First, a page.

Thursday | 12 Dec 2019

2019 review: Toyota

Toyota Gazoo Racing’s success story in the FIA World Rally Championship continues. The Japanese giant has been back at rallying’s highest level for three years – and it’s won a world title for two of those.

Tommi Mäkinen’s squad started the year defending a manufacturers’ crown and ended it celebrating the drivers’ title with Estonian star Ott Tänak. Aboard Toyota’s Yaris WRC, the 32-year-old was, at times, unbeatable.

From early in the season, Ott and co-driver Martin Järveoja had the aura of champions in the making. There were some issues along the way, with electrical gremlins slowing the Yaris on occasion in the first half of the season and a bunch of wheel rims which weren’t perfectly equipped to deal with the rough and tumble at the side of the Tarmac roads.

Both cost valuable points and, arguably, Tänak the chance of celebrating the title in Llandudno instead of Salou.

There’s no denying Tänak shouldered the burden of points collection for the Puuppola-based team and the lack of consistency from wingmen Kris Meeke and Jari-Matti Latvala severely dented Toyota’s chances of retaining the makes’ title.

When the team was firing on all cylinders, it was a real force to be reckoned with. ADAC Rallye Deutschland was the perfect demonstration of the potential with Tänak winning and Meeke and Latvala joining him to lock out the podium with second and third. A few more of those results and the title race would have looked a lot closer than it did.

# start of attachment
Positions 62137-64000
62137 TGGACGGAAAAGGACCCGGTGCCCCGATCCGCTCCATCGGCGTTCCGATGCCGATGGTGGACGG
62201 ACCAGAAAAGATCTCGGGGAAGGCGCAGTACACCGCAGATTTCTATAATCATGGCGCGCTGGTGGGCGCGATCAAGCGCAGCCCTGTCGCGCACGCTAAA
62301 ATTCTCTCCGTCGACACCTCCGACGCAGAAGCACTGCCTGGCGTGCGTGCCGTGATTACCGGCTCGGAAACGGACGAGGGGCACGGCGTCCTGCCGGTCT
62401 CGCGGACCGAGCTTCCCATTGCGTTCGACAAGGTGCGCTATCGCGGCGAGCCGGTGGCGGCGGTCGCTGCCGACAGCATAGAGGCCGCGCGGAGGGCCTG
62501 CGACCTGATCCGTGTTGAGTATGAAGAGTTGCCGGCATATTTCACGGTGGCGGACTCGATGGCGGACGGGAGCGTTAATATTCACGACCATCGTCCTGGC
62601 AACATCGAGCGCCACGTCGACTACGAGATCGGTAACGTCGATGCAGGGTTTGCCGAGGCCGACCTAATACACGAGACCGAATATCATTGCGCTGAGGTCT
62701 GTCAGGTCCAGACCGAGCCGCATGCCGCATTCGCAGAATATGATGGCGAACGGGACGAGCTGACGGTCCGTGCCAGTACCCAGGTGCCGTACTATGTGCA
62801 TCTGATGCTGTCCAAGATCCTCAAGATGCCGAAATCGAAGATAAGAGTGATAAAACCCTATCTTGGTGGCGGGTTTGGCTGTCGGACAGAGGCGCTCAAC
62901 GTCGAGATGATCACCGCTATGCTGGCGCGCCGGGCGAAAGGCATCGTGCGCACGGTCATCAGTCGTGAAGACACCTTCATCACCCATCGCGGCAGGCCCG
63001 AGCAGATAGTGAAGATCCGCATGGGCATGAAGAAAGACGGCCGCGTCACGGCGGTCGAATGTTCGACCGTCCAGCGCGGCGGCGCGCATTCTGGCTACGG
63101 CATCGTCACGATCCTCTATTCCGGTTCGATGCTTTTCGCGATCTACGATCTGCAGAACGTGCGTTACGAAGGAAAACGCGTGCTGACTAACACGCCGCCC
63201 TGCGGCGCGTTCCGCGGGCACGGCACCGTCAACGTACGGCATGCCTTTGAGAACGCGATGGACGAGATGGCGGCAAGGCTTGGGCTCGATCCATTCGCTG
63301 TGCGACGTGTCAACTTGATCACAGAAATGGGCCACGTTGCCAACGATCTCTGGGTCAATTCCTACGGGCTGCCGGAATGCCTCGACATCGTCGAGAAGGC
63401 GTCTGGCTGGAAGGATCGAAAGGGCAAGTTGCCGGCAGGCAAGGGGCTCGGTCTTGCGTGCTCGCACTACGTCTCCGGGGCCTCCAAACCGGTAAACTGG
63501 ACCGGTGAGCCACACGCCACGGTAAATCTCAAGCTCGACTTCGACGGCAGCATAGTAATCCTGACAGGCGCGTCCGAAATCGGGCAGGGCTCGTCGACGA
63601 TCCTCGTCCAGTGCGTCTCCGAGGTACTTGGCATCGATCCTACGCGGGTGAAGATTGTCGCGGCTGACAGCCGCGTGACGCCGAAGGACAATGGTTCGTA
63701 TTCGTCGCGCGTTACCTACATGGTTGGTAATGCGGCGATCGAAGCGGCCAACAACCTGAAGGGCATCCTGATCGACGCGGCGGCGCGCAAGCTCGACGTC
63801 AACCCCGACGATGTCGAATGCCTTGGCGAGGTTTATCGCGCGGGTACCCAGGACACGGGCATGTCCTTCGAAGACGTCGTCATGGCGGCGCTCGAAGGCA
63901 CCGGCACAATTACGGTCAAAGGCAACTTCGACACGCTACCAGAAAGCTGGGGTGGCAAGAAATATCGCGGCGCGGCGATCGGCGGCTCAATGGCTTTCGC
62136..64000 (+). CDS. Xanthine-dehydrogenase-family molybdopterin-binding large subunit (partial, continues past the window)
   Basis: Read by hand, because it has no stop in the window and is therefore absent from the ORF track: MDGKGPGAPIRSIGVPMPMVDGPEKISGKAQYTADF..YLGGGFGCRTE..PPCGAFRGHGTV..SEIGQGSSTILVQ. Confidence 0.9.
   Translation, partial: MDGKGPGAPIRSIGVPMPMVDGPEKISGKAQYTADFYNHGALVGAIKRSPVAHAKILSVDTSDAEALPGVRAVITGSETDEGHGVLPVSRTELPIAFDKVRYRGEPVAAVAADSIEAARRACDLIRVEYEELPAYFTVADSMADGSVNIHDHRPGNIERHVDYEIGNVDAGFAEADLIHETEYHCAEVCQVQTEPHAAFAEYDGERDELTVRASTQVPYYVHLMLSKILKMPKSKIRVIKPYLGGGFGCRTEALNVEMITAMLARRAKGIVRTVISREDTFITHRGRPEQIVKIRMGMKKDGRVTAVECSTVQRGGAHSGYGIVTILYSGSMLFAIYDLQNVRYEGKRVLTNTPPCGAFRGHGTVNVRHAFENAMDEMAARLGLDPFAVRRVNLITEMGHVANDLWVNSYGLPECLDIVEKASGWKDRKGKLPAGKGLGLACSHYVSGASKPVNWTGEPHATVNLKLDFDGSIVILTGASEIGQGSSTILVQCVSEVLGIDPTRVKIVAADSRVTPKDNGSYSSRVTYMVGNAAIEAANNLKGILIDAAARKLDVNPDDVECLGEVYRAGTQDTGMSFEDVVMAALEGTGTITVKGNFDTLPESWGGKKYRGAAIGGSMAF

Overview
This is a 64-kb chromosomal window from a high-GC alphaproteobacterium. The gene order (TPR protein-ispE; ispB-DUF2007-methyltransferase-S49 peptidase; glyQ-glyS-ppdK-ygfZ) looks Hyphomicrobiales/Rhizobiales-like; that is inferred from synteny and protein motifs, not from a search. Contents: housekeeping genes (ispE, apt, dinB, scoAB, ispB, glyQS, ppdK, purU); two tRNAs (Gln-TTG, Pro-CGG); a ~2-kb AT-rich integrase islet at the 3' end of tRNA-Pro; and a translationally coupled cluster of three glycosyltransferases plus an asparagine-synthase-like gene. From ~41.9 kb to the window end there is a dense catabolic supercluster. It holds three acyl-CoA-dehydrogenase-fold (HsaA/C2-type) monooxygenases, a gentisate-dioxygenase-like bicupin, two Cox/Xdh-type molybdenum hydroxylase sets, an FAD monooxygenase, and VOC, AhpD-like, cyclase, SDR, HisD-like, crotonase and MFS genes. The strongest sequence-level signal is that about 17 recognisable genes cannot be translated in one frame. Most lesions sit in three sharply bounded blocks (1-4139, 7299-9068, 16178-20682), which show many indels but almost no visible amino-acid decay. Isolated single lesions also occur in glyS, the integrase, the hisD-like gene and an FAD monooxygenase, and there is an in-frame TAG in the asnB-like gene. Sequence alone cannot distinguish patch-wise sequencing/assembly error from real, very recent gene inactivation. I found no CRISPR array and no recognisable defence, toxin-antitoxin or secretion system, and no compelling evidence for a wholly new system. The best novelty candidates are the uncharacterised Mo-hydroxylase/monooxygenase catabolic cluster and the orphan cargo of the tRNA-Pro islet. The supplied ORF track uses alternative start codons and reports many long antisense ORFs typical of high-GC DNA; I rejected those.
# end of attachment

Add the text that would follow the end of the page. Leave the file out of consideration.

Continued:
Victory in Britain put Ott Tänak on the cusp of his first world title

Meeke made his debut with the team this year and started superbly, playing himself into the seat with a series of strong points-paying results. But a mistake in Portugal cost him a near-certain podium, while a brace of errors in Finland tested Mäkinen’s patience.

Latvala’s inability to win left Finland bereft of a top-flight success for the first time in 24 years.

This was a difficult season for J-ML, another one marked by both the promise and potential for success, but too often blighted by mistakes, disappointment and frustration.

That was never more evident than in Italy, where he rolled out of the lead with an accident that ranked as one of the softest and silliest of his career.

Having supplied the fastest car and, on paper, one of the strongest teams, Toyota will be left with little to show for that effort and investment from January 1 following Tänak’s shock departure. Apart from the arrival of a six-time world champion called Ogier, of course………


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